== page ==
Why acute care at home?
Hospital at Home [HaH] is a voluntary program that offers an alternative to on-site inpatient care. With our program, you can look forward to:
- A patient-centred approach
- Closer family/caregiver involvement
- More privacy to get the rest you need
- Lower rates of hospital-acquired complications, such as delirium, infection, or deconditioning
- Fewer readmissions to hospital
What can the patient expect?
Hospital at Home will supply equipment and set it up in the patient’s home. The nurse will teach the patient and family caregivers how to use the equipment. All participants are required to have their own refrigerator and telephone in the home. Patients use a Samsung tablet and Home Health Monitoring kit to measure their vital signs several times a day.
On a typical day, the Hospital at Home nurses phone their patients between 7:30am and 8:00am to check in and hear how the night went. During this call, they discuss the plan for the day and when patients can expect their daily home visit from the nurse. Nurses visit their patients at least once daily, while other patients may require additional visits depending on their individual needs. Patients and their family caregivers can connect with the nurse anytime by phoning the HaH office.
Patients are asked to set aside their own medications while in the program. All medications are provided by the hospital pharmacy, organized in vials, and documented by the patient on the program’s medication administration record. Intravenous medications are either given by the nurse or self-administered by the patient or family caregiver.
If a patient requires oxygen, the nurse will provide an oxygen concentrator to use in the home and provide instruction on how to use it. If required, the nurse will collect lab samples (including blood tests) in the home and deliver the specimens to the hospital.
During their time in the program, patients and family caregivers are connected to other members of the HaH team, which includes: registered nurses, physicians, pharmacists, dietitians, clinical nurse leaders, occupational therapist, diabetic nurse educator, and rehabilitation assistant. These interactions may take place over the phone, during in-person home visits, or virtually using a tablet.
What can the family caregiver expect?
Family caregivers are an integral part of the HaH program. They are the eyes, ears, and hands of the program, and help to monitor and assist the patient at home while in the program. The involvement of the caregiver depends on the individual needs of the patient. This could include:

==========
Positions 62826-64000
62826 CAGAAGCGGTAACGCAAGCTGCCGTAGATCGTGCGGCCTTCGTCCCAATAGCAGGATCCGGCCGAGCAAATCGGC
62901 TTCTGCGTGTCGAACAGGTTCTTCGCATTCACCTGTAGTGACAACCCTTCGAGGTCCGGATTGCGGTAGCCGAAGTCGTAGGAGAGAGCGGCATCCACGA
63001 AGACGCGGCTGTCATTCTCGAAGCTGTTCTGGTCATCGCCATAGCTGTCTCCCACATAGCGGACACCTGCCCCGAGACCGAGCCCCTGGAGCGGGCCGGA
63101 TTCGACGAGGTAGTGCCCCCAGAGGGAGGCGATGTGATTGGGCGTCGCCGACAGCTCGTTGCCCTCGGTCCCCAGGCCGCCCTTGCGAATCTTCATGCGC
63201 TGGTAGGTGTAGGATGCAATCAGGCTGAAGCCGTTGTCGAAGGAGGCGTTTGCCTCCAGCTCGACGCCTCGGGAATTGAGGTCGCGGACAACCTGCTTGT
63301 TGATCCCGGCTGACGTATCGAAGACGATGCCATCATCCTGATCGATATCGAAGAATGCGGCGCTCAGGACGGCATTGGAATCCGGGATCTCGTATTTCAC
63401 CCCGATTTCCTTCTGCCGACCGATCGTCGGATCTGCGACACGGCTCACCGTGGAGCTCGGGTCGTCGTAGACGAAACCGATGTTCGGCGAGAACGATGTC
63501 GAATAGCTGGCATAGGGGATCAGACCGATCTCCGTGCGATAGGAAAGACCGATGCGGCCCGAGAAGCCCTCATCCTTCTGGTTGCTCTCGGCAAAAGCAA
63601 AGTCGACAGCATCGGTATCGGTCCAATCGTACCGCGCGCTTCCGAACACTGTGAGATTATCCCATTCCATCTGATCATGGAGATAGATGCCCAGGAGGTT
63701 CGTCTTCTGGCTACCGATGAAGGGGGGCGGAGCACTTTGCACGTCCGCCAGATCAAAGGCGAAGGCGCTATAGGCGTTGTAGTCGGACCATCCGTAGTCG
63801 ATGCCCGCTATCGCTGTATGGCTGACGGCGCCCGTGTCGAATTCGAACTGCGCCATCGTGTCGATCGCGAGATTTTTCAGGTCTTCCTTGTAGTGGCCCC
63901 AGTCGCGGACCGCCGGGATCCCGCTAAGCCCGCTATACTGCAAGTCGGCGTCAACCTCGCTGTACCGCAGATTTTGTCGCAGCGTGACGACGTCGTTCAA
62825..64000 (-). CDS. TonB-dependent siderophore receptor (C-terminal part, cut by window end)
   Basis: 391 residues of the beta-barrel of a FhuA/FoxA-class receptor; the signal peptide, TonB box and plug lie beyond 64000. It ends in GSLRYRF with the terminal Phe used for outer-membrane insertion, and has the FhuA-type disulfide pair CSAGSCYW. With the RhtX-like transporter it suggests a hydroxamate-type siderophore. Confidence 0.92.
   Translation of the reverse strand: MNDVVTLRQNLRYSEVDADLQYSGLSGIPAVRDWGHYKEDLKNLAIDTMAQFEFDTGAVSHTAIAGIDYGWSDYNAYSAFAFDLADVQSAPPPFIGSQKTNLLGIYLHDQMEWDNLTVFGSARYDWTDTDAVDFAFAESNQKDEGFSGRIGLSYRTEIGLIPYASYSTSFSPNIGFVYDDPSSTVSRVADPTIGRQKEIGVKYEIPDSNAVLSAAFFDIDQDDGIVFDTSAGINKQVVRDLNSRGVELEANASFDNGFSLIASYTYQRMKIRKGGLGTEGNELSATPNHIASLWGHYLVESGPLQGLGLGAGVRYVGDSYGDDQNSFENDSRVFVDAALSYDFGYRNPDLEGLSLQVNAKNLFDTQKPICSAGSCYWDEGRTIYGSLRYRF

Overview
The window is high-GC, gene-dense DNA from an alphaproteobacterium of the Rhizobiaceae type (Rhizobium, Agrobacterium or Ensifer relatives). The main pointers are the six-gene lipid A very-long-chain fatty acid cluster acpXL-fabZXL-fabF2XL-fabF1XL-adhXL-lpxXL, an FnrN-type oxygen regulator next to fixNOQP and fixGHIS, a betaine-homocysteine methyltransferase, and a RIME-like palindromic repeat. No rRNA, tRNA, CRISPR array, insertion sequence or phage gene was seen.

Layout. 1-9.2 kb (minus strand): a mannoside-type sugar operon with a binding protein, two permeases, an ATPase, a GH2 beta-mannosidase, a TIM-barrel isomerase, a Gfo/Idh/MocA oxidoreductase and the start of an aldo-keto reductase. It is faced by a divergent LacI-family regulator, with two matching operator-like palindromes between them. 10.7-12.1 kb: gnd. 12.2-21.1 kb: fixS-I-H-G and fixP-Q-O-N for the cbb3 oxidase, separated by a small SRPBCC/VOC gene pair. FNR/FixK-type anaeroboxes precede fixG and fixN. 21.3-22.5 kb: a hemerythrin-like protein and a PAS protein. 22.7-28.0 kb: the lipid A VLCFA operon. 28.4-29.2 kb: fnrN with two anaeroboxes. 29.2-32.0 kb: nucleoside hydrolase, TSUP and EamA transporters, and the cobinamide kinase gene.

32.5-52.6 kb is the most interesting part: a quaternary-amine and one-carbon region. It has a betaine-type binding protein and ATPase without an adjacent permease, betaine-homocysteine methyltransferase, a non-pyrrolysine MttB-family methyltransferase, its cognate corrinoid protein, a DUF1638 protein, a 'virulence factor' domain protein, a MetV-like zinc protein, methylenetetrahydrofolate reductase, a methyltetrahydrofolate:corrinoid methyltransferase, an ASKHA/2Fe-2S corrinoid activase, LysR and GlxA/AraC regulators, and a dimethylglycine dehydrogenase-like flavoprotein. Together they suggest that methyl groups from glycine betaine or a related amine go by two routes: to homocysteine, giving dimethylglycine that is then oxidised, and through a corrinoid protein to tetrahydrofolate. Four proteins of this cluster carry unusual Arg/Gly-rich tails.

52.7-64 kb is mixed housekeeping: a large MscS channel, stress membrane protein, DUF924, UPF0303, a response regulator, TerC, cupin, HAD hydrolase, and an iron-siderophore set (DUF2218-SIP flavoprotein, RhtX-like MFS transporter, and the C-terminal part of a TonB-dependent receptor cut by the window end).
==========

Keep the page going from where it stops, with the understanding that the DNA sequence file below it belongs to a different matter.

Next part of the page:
- Helping to give the patient medications
- Using elastomeric pumps to infuse IV medications
- Documenting on the medication administration record
- Helping the patient take their vital signs with the Home Health Monitoring equipment
- Being present during home visits by HaH staff
- Conversing with HaH staff over the phone
- Driving the patient to appointments/tests
- Assisting with virtual visit appointments
- Supporting the patient with activities of daily living.
We recognize not all families are able to provide this type of assistance. HaH remains a voluntary program, and families consent to participate in the program. All concerns or difficulties managing the patient at home need to be brought to the attention of the HaH staff.
Patients without family caregivers are still eligible for the program. The program has developed specific criteria for these populations to ensure safe, effective care can be provided in the home.
Additional diagnostics, tests and procedures
Sometimes a patient will require a service not able to be provided in the home, such as an x-ray or transfusion. Patients are brought back on-site to receive the service and return home afterwards. Transport is typically by personal vehicle, taxi, or Medivan, depending on the needs of the patient.
Before being accepted into the program, one of the nurses will speak with the patient (and caregiver, if available) to complete a questionnaire related to the residence and staff safety considerations.
Patients with pets will be asked to secure the animal in a separate room when Island Health staff are present for home visits. Smoking is not allowed when Island Health staff are on the premises. Additionally, occupants will be asked to refrain from smoking for a specified duration prior to home visits.
The care team will wear Personal Protective Equipment [PPE] when they come to your home. Depending on the diagnosis, this could include a mask, gown, and/or eye protection. The patient and other occupants will be asked to wear a medical-grade mask when HaH staff come to the home; these will be provided by the nurse.
Sometimes a patient’s health status may change unexpectedly, or the patient/caregiver no longer wish to participate in the program. If the patient is no longer be suitable to stay at home, the patient will be returned to the hospital.